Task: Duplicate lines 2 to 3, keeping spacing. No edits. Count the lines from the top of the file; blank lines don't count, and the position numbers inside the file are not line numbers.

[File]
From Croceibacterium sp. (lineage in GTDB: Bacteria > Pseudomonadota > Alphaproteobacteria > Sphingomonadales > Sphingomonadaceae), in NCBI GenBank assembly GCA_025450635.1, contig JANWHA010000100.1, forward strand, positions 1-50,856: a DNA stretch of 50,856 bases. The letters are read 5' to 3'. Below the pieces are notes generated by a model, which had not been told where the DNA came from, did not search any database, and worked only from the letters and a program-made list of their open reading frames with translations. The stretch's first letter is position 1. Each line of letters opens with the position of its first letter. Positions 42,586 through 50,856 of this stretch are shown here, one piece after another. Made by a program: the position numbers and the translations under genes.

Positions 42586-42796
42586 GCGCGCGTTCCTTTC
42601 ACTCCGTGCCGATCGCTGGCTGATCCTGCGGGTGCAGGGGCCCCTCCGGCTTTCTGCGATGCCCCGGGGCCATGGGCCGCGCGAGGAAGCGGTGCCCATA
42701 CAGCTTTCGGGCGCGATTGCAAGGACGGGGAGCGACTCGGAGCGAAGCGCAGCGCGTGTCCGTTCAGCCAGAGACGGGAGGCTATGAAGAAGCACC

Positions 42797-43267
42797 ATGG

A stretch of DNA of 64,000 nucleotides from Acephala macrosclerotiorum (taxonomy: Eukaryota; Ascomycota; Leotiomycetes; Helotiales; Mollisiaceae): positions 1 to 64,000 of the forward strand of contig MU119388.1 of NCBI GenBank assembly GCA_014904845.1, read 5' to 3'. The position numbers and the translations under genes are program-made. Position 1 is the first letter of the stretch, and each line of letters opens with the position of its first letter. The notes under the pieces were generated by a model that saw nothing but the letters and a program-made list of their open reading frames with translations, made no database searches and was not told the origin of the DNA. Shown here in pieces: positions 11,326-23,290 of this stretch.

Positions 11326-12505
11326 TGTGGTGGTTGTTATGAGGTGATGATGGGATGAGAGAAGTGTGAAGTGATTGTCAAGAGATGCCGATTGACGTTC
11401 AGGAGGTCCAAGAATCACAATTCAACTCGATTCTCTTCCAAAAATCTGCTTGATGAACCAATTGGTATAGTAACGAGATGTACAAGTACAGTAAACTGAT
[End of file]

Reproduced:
Positions 42586-42796
42586 GCGCGCGTTCCTTTC